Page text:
You probably have a business website, and you may have a page dedicated to careers and vacant posts – your hiring ‘store window’. This is where you want advertised jobs to appear first and automatic updates will save you hours of administration time.
Auto-publication to jobs sites
To reach out more widely, you almost certainly post vacant positions on job-related sites and job search engines (think SimplyHired, Glassdoor, etc.)
As a well-established and widely-used feature, automatic applicant tracking is still likely to be your biggest potential time saver, updating you with a click on the progress of each recruitment campaign. Look for automatic push notifications, action prompts and process monitoring as standard.
Whether you have vacancy in the pipeline or not, the chances are you receive resumes from would-be employees – in the World of Paper, yet another administrative task to sort, file and track these documents. In the Digital Age, software can review resumes received electronically, looking for details that match the kind of people you want to employ, and retrieving those that match any new vacancies in the system.
In each job campaign, basic scheduling of appointments and interviews will keep the process on track, even to the extent of liaising with the calendars of key recruiting personnel.
Increasingly, organizations are moving toward a more ‘360o’ recruitment model in which other stakeholders – including a new recruit’s peers and fellow team members – are involved in the assessment of candidates. Your recruitment software can ensure that the right people have the right information at the right time.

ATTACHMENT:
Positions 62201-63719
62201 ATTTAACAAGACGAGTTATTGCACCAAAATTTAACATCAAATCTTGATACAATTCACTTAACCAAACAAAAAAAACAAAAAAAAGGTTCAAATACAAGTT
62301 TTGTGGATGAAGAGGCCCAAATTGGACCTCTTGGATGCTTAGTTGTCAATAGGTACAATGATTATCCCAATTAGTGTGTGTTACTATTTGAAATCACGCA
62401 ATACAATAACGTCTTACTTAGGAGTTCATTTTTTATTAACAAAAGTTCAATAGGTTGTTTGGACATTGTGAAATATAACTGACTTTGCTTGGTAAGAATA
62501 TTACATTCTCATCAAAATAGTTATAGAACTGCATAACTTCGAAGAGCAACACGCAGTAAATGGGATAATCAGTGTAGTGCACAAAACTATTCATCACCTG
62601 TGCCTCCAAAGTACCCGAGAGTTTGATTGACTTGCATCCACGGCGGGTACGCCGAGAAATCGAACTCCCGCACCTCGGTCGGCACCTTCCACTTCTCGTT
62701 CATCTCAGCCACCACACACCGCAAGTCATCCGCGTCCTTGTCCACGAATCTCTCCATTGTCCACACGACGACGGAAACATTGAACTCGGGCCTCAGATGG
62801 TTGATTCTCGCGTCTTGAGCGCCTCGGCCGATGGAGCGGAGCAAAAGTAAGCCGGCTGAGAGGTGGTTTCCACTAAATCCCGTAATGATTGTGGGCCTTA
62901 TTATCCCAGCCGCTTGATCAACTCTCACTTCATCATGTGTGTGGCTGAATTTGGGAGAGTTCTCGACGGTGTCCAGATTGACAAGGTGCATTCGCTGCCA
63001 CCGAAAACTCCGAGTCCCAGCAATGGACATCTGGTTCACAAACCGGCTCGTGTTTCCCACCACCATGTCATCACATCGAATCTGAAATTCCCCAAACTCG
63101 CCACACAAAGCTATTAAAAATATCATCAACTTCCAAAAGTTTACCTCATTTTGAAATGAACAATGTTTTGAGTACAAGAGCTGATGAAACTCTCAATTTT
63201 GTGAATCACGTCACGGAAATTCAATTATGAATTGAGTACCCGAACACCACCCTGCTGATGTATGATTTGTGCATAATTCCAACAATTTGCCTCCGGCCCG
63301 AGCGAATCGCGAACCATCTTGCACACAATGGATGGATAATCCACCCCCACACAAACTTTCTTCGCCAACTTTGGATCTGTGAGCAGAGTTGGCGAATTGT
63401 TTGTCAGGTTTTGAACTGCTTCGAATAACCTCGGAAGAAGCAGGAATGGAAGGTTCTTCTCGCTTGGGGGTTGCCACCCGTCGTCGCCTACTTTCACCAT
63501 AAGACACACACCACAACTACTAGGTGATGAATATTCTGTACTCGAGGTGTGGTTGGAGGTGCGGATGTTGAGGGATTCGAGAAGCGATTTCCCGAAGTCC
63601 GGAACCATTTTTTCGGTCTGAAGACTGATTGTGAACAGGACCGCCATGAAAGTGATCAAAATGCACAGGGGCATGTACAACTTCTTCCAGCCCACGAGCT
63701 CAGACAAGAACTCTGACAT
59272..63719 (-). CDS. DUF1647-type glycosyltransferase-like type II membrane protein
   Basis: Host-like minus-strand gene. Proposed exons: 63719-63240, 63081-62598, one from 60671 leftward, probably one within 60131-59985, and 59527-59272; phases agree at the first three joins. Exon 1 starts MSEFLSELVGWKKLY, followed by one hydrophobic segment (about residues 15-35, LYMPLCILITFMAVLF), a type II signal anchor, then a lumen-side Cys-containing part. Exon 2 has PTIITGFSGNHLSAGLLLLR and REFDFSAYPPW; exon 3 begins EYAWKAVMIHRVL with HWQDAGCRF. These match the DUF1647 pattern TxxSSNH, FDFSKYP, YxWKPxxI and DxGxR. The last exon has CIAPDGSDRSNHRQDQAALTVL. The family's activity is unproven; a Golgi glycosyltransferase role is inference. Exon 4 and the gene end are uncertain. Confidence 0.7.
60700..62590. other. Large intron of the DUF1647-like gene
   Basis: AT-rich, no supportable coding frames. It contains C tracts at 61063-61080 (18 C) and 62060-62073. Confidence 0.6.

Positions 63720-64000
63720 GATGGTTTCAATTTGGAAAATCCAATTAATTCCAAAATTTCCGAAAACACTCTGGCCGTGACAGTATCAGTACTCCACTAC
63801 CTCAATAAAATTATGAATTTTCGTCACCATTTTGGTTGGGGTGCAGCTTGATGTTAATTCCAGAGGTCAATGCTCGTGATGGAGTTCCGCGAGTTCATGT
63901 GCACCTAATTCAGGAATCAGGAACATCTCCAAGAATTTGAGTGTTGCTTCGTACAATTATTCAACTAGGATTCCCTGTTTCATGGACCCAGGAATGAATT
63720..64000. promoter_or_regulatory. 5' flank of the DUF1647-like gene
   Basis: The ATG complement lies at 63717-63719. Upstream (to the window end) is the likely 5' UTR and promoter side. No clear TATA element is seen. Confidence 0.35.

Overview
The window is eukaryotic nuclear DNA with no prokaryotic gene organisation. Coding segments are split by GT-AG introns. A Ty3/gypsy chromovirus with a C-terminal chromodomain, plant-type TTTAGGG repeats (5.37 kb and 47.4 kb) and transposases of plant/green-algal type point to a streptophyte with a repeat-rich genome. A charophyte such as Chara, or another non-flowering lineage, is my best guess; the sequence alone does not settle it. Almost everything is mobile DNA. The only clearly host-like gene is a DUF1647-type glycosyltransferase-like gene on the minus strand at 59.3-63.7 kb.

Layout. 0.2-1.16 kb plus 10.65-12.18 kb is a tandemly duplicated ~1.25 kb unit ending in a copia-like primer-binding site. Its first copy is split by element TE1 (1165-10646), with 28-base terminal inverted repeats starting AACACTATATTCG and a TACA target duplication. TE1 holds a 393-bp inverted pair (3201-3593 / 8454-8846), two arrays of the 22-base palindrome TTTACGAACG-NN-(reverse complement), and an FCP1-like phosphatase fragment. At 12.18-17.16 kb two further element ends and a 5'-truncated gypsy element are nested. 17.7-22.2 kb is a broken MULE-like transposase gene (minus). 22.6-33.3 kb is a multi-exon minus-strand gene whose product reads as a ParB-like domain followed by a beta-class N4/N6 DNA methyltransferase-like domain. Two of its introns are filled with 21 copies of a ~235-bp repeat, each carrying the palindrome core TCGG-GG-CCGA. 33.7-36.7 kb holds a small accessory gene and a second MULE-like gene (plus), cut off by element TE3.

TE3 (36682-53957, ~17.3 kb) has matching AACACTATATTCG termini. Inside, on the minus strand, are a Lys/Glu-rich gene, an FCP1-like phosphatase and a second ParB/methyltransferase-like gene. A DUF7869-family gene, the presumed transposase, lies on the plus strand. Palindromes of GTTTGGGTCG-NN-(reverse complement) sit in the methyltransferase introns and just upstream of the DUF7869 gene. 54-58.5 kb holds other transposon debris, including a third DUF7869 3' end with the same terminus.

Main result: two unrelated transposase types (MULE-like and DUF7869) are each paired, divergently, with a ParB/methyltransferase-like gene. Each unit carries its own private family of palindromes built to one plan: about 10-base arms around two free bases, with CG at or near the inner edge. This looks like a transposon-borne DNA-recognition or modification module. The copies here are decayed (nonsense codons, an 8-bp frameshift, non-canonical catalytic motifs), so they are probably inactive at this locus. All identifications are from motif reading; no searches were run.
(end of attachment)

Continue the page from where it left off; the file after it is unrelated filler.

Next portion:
Getting a little fancier, features-wise, more and more modules are including functionality such as gamification, with exercises and games that are more attractive to today’s employee hopefuls, giving you a deeper talent pool to draw upon. Likewise, some will manage alternative interview options (such as video) to manage the costs of the more traditional (and still useful) face to face activities.
Though your requirements will, of course, vary, the following is a short list of well-established vendors of recruitment software.
- Zoho Recruit – the recruitment component of Zoho’s HR suite.
- BambooHR – the core recruiting features catering to small to medium businesses.
- UltiPro – American-based HRMS with integrated recruitment functionality.
- Cezanne HR – online recruitment and applicant tracking as part of a wider HRMS.
- ADP – one of the biggest names in HR software, includes applicant tracking and management of recruitment processes.